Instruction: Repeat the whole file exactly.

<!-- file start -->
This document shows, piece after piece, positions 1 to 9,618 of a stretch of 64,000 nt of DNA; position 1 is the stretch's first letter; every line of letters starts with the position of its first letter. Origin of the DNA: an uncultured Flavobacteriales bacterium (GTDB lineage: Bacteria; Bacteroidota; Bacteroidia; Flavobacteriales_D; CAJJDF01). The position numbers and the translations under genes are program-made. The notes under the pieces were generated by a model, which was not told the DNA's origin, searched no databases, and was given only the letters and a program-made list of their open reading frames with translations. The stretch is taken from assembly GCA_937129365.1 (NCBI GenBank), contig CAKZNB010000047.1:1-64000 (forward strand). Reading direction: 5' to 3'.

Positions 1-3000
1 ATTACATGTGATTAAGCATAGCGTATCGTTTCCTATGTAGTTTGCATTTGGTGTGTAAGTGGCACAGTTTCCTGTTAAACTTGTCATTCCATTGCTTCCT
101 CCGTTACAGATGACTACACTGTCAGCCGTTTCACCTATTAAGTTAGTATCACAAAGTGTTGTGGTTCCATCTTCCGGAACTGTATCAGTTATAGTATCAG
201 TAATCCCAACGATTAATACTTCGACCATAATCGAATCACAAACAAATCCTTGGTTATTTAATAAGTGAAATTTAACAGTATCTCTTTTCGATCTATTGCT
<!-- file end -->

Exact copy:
This document shows, piece after piece, positions 1 to 9,618 of a stretch of 64,000 nt of DNA; position 1 is the stretch's first letter; every line of letters starts with the position of its first letter. Origin of the DNA: an uncultured Flavobacteriales bacterium (GTDB lineage: Bacteria; Bacteroidota; Bacteroidia; Flavobacteriales_D; CAJJDF01). The position numbers and the translations under genes are program-made. The notes under the pieces were generated by a model, which was not told the DNA's origin, searched no databases, and was given only the letters and a program-made list of their open reading frames with translations. The stretch is taken from assembly GCA_937129365.1 (NCBI GenBank), contig CAKZNB010000047.1:1-64000 (forward strand). Reading direction: 5' to 3'.

Positions 1-3000
1 ATTACATGTGATTAAGCATAGCGTATCGTTTCCTATGTAGTTTGCATTTGGTGTGTAAGTGGCACAGTTTCCTGTTAAACTTGTCATTCCATTGCTTCCT
101 CCGTTACAGATGACTACACTGTCAGCCGTTTCACCTATTAAGTTAGTATCACAAAGTGTTGTGGTTCCATCTTCCGGAACTGTATCAGTTATAGTATCAG
201 TAATCCCAACGATTAATACTTCGACCATAATCGAATCACAAACAAATCCTTGGTTATTTAATAAGTGAAATTTAACAGTATCTCTTTTCGATCTATTGCT